ONE FLUKE OVER THE EAGLES' NEST (admittedly this would work better if Turkey had a last gasp lucky win over Nigeria)
GERMANY SPELL IT OUT IN LEHMMANN'S TERMS (if they win on penalties)

Turkey's magic carpet is still flying high after last night's....

There was to be no Arabian nights style twist as Turkey's fairytale came grinding to a halt last night....

Turkey pulled the rug out from under Germany's campaign last night...

The ruthlessely efficent German footballing machine annexed Turkey last night...

Actually, surely no-one is daft anough to write these, apart form me... we shall see.

Monday, 23 June 2008

My new favourite footballer:

Toni. Good ole Tone. Toni the guy from down the pub, big Tony, il barrista, Megatone (proud sponsors of boca Juniors?!). How do you say Couldn't Hit A Barn Door in Italian? Toni 'good in the air'. NOTE: He doesn't 'have a good touch for a big man' he is just 'good in the air'. I eagerly await a compilation of his misses in this championship on youtube. By the end of last night's match the commentators had stopped exclaiming TONI THORUGH ON GOAL TONI! and reverted to muttering 'a ball through the middle but there is only Toni there to collect it'. Poor Toni. The highlight of last night was Big Tone's attempted bicycle kick. It was like watcing the tallest kid in your year trying his hand, and feet, at ballet or contemporary dance. As he pirouhetted with the grace of a wilderbeest on stilts he contrived to miss the ball by, literally, metres, before wrapping his back leg round at an impossible angle, and then falling over, his front leg flailing in spastic homage as to what the manouvere should have looked like. Toni, we will miss you. Not since Peter Crouch has there been a player so blessed with inadvertent comic potential. Call it the curse of a tall footballer.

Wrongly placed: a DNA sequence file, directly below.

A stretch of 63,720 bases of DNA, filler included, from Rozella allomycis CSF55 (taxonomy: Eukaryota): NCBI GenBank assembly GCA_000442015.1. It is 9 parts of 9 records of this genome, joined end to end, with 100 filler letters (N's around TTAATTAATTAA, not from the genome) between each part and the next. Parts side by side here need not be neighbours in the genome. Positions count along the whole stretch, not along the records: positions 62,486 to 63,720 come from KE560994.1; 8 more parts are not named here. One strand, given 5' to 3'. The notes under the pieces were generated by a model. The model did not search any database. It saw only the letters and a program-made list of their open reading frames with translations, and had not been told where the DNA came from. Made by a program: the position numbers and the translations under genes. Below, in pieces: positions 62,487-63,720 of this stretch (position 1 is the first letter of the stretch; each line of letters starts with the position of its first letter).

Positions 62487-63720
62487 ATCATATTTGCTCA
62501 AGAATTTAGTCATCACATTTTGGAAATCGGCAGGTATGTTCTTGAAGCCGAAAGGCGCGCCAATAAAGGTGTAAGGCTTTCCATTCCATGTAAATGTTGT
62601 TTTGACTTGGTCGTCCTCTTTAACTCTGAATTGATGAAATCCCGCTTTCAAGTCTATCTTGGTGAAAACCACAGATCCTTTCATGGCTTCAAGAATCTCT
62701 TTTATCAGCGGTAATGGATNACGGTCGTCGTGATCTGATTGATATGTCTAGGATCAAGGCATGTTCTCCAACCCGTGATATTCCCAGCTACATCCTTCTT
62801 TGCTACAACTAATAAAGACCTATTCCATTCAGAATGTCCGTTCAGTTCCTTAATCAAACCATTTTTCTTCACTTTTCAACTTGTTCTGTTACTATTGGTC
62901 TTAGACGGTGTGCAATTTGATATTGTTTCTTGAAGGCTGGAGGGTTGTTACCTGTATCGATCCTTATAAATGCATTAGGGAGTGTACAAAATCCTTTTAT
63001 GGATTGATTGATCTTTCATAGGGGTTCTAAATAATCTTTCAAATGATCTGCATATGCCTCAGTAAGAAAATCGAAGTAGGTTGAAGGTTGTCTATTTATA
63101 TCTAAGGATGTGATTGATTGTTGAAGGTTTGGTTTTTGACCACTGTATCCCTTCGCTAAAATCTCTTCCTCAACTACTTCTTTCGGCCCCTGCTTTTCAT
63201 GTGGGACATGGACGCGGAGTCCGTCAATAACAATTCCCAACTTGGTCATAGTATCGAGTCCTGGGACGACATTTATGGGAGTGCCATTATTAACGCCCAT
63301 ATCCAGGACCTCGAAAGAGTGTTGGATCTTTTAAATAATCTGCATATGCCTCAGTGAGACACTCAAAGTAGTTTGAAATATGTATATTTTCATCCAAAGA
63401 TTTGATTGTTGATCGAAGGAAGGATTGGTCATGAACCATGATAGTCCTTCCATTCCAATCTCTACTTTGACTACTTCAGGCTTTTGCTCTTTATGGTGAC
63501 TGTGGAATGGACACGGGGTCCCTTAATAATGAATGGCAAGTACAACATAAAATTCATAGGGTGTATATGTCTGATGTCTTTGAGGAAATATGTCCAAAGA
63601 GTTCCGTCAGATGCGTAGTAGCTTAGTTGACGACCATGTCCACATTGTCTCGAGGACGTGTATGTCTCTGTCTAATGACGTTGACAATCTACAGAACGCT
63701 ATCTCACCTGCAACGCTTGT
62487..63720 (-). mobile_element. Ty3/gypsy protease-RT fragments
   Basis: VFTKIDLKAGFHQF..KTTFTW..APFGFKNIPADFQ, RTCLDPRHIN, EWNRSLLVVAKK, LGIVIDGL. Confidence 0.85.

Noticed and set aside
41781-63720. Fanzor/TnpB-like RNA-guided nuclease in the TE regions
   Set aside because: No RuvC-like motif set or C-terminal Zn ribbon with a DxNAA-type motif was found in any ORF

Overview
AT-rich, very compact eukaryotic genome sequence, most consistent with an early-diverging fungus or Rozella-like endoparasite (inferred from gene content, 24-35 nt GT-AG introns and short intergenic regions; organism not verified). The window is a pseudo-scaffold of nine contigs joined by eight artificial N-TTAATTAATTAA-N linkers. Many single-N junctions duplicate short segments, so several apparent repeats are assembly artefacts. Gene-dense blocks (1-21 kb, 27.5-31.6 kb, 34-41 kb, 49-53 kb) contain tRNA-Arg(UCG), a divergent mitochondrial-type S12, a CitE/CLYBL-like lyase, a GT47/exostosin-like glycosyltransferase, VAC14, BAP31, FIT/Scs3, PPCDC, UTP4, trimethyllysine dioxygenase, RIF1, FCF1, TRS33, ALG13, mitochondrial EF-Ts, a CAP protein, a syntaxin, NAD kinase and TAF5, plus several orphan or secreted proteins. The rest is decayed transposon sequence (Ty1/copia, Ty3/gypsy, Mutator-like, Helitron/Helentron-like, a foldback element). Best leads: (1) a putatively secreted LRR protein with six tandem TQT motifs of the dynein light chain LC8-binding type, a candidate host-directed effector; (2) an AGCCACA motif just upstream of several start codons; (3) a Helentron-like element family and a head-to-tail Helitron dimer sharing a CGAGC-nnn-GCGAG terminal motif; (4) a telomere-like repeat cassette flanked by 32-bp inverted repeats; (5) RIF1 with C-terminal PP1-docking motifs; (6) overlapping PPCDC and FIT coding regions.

Despite a love of all things Italian (apart from fascism, mummy's boys, and roman catholicism of course- these three things are not necessarily linked) I for one was glad to see the back of Italy last night. They are the only team in the world who can plausibly think '0-0 with 15 minutes to go- everything is going to plan'. I blame the Romans. Who, in warfare, were famous for withstanding the charge, waiting for their opponents to tire, then decimating them with a sucker punch. Those tactics live on, in the form of Italian football, to this very day. Thankfully the fickle god of penalties (or godess) swapped alliegances again last night. Good for the rest of us, who, while we like the Italians, and are not beyond being jealous of them, like to watch teams actually try to score during 90 minutes from time to time.

Friday, 20 June 2008

Steve Mclaren will no longer be seen

doing his best Robert Carlisle dancing in the job centre queue impression- he will take his P45, tattered reputation and, presumably, his umbrella, to dutch club, tween.. tewete, endieslaven... I can't remember. But apparently they are good and almost in the champions League 3rd round. I will however stake money on them not qualifying for the the 4th under Mclaren.

Meanwhile Roman Abramovic is already regreting signing scolari as- after Portugal's failure to overcome familiar over achievers Germany. The notoriously fickle owner of Chelsea is now wishing he had courted the german coach.

And finally, my perenially childish humour was in full force the other night as I continuiosuly got the giggles as the commentators kept pronouncing Russian star Zhirkov as Jerkoff.

Thursday, 12 June 2008

Ronaldo and 104 nurses:

According to recent press reports Man Utd are willing to sell Ronaldo for £75 million pounds. To but this into context £75, or a cheap new telly, is 0.0001% of £75million. Put another way £75 x 2=£150 which is roughly the pre-tax monthlysalary of a nurse in Argentina, if that nurse works in a public hospital. So Ronaldo's value as a raw footballing commodity is worth 50,000 months of labour of a fully qualified nurse. Considering that nurses work maybe for 480 months over a lifetime Ronaldo is valued at 104 nurses working for their entire working lives-before he even kicks a ball for Real Madrid.